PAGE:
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HISTRELIN (his TREL in) is used to treat the symptoms of advanced prostate cancer. The implant contains a drug that is like a natural hormone in the body called gonadotropin-releasing hormone (GnRH). It is placed under the skin and releases the drug over 12 months.
This medicine is placed under the skin of your arm by a health care professional in a clinic or office. After the implant is placed, keep the insertion site clean and dry for 24 hours. Avoid heavy lifting and strenuous exercise for 7 days after implant insertion. The surgical strips over the site should be allowed to fall off on their own over several days. The implant must be removed after 12 months. At this time, a new implant may be inserted to continue therapy.
Talk to your pediatrician regarding the use of this medicine in children. This medicine is not approved for use in children.
Side effects that you should report to your doctor or health care professional as soon as possible:
allergic reactions like skin rash, itching or hives, swelling of the face, lips, or tongue
blood in your urine
changes in vision
loss of bladder or bowel control
new or worse bone pain
pain at the insertion site
trouble passing urine or change in the amount of urine
Side effects that usually do not require medical attention (report to your doctor or health care professional if they continue or are bothersome):
change in sex drive or performance
hot flashes (sudden feelings of warmth or sweating)
redness or irritation at the insertion site
testicles become smaller
female hormones, like estrogens or progestins and birth control pills, patches, rings, or injections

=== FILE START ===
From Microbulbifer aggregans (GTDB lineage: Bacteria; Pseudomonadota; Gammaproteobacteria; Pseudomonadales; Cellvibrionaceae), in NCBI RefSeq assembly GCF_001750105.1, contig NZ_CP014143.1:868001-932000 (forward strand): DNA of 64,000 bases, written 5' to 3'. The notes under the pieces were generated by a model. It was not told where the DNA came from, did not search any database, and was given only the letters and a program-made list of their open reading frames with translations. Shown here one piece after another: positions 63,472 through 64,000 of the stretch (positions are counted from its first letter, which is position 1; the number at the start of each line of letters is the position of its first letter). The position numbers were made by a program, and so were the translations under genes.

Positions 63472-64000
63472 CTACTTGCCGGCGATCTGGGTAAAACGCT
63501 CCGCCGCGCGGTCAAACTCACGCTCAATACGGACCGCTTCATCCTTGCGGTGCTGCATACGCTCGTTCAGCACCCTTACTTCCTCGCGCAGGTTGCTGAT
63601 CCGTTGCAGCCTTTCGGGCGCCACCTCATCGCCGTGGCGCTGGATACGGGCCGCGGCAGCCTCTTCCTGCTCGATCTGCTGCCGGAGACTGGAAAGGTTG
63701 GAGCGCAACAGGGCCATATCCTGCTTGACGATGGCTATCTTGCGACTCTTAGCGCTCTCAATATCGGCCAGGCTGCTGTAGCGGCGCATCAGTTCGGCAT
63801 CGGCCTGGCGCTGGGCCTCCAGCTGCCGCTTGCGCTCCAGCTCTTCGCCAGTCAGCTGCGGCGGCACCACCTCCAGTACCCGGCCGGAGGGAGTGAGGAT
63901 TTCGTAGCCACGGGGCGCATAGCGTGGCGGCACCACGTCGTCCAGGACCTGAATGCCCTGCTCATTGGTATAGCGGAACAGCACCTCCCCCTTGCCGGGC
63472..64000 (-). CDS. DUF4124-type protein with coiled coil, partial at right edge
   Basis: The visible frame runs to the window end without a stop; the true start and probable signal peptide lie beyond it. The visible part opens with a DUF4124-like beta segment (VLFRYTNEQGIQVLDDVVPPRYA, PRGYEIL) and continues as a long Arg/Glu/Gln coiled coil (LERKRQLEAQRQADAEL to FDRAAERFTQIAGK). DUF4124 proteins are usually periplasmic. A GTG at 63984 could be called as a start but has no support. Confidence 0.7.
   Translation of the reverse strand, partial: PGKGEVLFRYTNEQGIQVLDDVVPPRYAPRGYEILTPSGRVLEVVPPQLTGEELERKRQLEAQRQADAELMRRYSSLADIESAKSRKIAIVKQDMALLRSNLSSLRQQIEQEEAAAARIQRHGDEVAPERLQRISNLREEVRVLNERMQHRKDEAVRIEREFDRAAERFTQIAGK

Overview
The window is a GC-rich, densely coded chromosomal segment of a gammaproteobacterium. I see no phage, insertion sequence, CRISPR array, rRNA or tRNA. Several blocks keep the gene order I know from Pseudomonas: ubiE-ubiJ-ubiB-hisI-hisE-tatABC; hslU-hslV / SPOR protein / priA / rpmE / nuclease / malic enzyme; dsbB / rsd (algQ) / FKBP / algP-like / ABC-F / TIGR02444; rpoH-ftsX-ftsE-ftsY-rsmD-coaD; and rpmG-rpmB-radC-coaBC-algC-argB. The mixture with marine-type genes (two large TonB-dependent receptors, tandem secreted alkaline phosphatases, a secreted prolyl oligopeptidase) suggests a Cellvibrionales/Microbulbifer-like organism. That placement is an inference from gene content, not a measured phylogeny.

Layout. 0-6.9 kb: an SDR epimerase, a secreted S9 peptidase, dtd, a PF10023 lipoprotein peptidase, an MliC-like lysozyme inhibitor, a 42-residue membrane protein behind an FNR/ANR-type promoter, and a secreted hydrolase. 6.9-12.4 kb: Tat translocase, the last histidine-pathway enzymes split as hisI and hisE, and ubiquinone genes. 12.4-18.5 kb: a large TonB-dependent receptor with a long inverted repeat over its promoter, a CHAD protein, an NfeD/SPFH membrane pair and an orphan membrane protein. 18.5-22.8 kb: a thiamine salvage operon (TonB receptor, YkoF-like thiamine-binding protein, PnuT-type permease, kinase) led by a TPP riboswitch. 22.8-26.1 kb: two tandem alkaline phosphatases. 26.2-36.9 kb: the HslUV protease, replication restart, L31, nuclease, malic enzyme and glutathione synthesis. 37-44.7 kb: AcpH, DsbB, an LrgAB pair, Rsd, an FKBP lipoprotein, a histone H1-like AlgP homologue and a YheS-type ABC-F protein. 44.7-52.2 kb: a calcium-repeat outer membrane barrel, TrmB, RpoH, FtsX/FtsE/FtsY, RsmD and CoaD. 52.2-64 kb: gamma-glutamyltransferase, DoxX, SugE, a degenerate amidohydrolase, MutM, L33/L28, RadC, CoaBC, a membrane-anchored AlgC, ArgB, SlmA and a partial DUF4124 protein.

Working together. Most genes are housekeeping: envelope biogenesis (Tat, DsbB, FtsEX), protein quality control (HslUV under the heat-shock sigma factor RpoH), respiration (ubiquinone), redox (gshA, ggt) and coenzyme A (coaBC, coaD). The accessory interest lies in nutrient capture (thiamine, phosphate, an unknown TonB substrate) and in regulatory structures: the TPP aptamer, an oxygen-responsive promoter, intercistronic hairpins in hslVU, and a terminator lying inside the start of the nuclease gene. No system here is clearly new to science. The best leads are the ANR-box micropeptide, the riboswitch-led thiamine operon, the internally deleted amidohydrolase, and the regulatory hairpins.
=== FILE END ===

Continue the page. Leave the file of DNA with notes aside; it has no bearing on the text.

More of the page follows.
herbal or dietary supplements, like black cohosh or DHEA
male hormones, like testosterone
medicines for depression, anxiety, or psychotic disturbances
This does not apply. After 1 year, the implant will have to be removed. If you need to continue this medicine, the implant will be replaced at that time.
This drug is given in a hospital or clinic and will not be stored at home.
They need to know if you have any of these conditions:
female (this implant is not for use in women)
heart disease or previous heart attack
high blood pressure
pain or trouble passing urine
spinal cord metastasis
an unusual or allergic reaction to histrelin, other medicines, foods, dyes, or preservatives
Visit your doctor or health care professional for regular checks on your progress. During the first week, your symptoms may get worse but then will start to get better as you continue your treatment. You may get hot flashes, increased bone pain, increased difficulty passing urine, or an aggravation of nerve symptoms. Discuss these effects with your doctor or health care professional. Some of these may get better with continued use of this medicine.
Rarely, the implant can be expelled from the body through the original incision site. It is possible that you may see the implant being expelled, or rarely, the implant may be expelled without you noticing it. If you believe the implant has been expelled from your body, call your doctor.
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